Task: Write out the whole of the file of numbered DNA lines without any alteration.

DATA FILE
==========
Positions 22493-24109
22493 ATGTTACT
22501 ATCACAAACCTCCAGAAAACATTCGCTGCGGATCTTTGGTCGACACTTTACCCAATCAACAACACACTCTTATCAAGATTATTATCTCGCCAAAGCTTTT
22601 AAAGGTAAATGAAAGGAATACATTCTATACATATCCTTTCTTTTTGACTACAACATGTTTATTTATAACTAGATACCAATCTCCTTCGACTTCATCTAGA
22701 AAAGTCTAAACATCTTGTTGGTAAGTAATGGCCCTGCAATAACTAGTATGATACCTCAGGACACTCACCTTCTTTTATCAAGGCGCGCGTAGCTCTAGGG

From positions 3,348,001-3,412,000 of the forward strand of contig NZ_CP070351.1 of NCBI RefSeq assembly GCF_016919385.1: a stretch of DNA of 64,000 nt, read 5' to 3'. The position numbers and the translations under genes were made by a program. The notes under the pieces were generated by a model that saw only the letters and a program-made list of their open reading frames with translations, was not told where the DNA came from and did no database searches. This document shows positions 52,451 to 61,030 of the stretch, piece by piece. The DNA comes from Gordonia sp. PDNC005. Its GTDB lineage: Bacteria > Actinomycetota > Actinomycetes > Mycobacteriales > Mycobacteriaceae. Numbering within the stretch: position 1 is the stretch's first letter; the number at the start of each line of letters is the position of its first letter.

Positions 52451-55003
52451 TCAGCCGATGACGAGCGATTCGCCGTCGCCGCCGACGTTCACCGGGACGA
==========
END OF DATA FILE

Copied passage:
Positions 22493-24109
22493 ATGTTACT
22501 ATCACAAACCTCCAGAAAACATTCGCTGCGGATCTTTGGTCGACACTTTACCCAATCAACAACACACTCTTATCAAGATTATTATCTCGCCAAAGCTTTT
22601 AAAGGTAAATGAAAGGAATACATTCTATACATATCCTTTCTTTTTGACTACAACATGTTTATTTATAACTAGATACCAATCTCCTTCGACTTCATCTAGA
22701 AAAGTCTAAACATCTTGTTGGTAAGTAATGGCCCTGCAATAACTAGTATGATACCTCAGGACACTCACCTTCTTTTATCAAGGCGCGCGTAGCTCTAGGG

From positions 3,348,001-3,412,000 of the forward strand of contig NZ_CP070351.1 of NCBI RefSeq assembly GCF_016919385.1: a stretch of DNA of 64,000 nt, read 5' to 3'. The position numbers and the translations under genes were made by a program. The notes under the pieces were generated by a model that saw only the letters and a program-made list of their open reading frames with translations, was not told where the DNA came from and did no database searches. This document shows positions 52,451 to 61,030 of the stretch, piece by piece. The DNA comes from Gordonia sp. PDNC005. Its GTDB lineage: Bacteria > Actinomycetota > Actinomycetes > Mycobacteriales > Mycobacteriaceae. Numbering within the stretch: position 1 is the stretch's first letter; the number at the start of each line of letters is the position of its first letter.

Positions 52451-55003
52451 TCAGCCGATGACGAGCGATTCGCCGTCGCCGCCGACGTTCACCGGGACGA